$WebPartXml1 =  "
		<webParts>
			<webPart xmlns='http://schemas.microsoft.com/WebPart/v3'>
				<metaData>
					<type name='Microsoft.SharePoint.WebPartPages.XsltListViewWebPart, Microsoft.SharePoint, Version=15.0.0.0, Culture=neutral, PublicKeyToken=71e9bce111e9429c' />
					<importErrorMessage>Cannot import this Web Part.</importErrorMessage>
				</metaData>
				<data>
					<properties>
						<property name='ListUrl' type='string'>Lists/Student Announcements</property>
						<property name='ListName' type='string'>Student Announcements</property>
						<property name='JSLink' type='string'>~sitecollection/Style%20Library/cdb_custom_announcements/cdb_custom_announcements.js</property>
					</properties>
				</data>
			</webPart>
		</webParts>"

I then get the client context and pass the XML and variables to the function to add it to the page

$tenantAdmin = "user@domain.com"
$tenantAdminPassword = "password"
$secureAdminPassword = $(convertto-securestring $tenantAdminPassword -asplaintext -force)
$siteURL = "https://domain.com/sites/subsite";
$ctx = New-Object Microsoft.SharePoint.Client.ClientContext($siteUrl) 
$credentials = New-Object Microsoft.SharePoint.Client.SharePointOnlineCredentials($tenantAdmin, $secureAdminPassword)  
$ctx.Credentials = $credentials
$relUrl = "/sites/subsite"
$pageRelativeUrl1 = "/Pages/Default.aspx"
$wpZoneID1 = "Top Left"
$wpZoneOrder1 = 0
#Run function
AddWebPartToPage $ctx $relUrl $WebPartXml1 $pageRelativeUrl1 $wpZoneID1 $wpZoneOrder1

Nice example of adding web parts to a SharePoint Online publishing page using PowerShell CSOM.

Editing Office Documents Collaboratively in Office 365

If you are new to office 365 or are not aware of this, editing documents simultaneously is a great feature and surprisingly easy to use. You may be used to collaborating on documents using Office on your desktop with the files stored on shares but one of the problems in the older versions of Office was documents being locked for editing by other users. Of course if you require documents to be locked for editing, you can enable checking in and checking out of documents to get the same effect in office 365, however working collaboratively on documents now doesn’t mean you accidently save over the other persons work. Parts of the document lock to allow you to see what the other collaborators are doing in the document. This feature is available in Word, PowerPoint, Excel and OneNote files.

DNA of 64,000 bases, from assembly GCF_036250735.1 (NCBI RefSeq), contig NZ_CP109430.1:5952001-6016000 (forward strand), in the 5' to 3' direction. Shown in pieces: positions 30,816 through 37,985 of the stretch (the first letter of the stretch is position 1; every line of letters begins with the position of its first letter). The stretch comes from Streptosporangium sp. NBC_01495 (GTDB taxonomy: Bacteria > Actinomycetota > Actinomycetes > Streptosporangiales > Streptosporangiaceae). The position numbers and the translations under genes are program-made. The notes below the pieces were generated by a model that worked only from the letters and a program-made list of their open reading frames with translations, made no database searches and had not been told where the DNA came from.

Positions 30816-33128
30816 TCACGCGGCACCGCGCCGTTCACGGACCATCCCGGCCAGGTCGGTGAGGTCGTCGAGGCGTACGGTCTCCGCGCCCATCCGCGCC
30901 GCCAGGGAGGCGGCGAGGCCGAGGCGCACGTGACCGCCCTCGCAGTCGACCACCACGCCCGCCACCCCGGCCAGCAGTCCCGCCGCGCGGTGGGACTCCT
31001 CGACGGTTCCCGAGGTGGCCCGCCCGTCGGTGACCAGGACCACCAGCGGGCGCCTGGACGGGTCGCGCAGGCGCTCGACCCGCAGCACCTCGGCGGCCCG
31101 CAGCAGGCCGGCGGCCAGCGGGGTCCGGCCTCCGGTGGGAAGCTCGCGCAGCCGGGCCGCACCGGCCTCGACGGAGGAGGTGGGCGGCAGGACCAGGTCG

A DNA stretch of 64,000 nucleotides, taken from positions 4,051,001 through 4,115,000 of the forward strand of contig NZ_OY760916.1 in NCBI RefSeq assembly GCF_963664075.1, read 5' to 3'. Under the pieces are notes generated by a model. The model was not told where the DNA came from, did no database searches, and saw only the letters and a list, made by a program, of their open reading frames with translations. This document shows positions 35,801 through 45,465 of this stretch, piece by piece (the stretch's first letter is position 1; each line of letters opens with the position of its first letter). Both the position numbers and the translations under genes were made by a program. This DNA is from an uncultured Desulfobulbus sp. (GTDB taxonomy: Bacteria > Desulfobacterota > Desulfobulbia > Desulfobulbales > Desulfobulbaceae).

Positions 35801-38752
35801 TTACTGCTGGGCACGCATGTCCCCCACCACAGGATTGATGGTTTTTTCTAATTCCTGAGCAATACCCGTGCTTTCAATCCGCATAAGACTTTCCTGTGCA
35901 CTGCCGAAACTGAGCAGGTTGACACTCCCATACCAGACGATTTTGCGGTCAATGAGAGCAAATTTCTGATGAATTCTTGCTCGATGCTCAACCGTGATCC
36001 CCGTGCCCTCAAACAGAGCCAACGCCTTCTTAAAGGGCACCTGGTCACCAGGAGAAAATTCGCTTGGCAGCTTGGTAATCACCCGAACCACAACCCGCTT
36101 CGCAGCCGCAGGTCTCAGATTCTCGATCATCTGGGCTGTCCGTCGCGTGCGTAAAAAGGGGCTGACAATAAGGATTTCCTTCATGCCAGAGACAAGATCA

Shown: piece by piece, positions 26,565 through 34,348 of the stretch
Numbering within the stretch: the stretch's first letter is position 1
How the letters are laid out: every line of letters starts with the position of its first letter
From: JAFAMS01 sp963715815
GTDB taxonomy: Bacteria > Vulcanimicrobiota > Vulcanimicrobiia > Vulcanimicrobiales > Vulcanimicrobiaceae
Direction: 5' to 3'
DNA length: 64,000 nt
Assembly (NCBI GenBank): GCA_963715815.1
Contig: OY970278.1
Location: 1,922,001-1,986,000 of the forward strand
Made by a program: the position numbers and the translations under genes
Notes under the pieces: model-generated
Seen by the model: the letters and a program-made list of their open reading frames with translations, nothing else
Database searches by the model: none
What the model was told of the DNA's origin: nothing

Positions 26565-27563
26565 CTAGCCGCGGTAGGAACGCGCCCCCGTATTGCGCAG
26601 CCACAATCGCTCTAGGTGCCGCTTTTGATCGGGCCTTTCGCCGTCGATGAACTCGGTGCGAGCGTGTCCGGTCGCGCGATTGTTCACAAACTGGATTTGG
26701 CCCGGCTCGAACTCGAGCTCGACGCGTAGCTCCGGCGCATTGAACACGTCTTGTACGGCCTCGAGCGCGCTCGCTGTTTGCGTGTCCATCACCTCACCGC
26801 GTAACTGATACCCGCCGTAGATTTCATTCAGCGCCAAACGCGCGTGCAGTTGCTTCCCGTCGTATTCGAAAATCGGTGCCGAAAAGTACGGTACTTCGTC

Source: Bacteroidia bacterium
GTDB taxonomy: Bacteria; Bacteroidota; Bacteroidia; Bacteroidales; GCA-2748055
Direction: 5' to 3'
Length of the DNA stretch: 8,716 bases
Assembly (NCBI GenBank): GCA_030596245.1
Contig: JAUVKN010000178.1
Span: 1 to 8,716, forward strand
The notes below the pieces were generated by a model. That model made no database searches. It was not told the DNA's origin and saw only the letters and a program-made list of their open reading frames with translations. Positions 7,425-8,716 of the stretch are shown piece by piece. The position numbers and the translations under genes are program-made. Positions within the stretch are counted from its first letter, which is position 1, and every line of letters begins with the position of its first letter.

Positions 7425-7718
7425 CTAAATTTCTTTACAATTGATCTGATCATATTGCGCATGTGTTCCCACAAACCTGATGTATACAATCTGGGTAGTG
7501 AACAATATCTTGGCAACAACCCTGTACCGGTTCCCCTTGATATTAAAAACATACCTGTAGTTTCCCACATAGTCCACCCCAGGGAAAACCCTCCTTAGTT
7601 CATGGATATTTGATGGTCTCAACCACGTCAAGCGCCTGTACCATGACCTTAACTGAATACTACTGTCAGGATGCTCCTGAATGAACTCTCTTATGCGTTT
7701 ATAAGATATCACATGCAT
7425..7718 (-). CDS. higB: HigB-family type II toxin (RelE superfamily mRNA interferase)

It’s a really exciting way to collaborate and makes working in groups much quicker than having to edit the document one by one. As a teacher you could be working on a documents together as a department rather than passing around marksheets or assessment data for each teacher to enter one at a time. It’s also great for businesses having to work on long documents which require collaboration such as proposals.

My video below demonstrates the functionality.



Adding SharePoint Online navigation from XML using PowerShell CSOM

The following PowerShell scripts were created to enable me to deploy a custom navigation across multiple site collections. You can use managed metadata navigation as mentioned in my previous post. Unfortunately this method doesn’t allow the user to reuse managed metadata navigation across multiple site collections (no idea why, I thought that was one of the advantages of managed metadata navigation!).

So a new and clean way of doing this is to use the CSOM for PowerShell. The code below deletes every navigation node using the first function and then adds each item added to an XML file. A strength of using this method is it can be manipulated to add additional logic for adding links to particular site collections depending on the variables in the XML file. Hope you find this useful.

For SharePoint design, workflows, automation, training and support please visit my SharePoint consultancy site www.clouddesignbox.co.uk. We offer education and business SharePoint solutions and services.

Deleting all navigation nodes using CSOM PowerShell

It’s fairly straightforward to enumerate nodes in an array, in this example I’m deleting all the top navigation menu nodes in a SharePoint site. This is how I would normally loop through the top navigation menu:

$topNav = $context.Web.Navigation.TopNavigationBar;
$context.Load($topNav);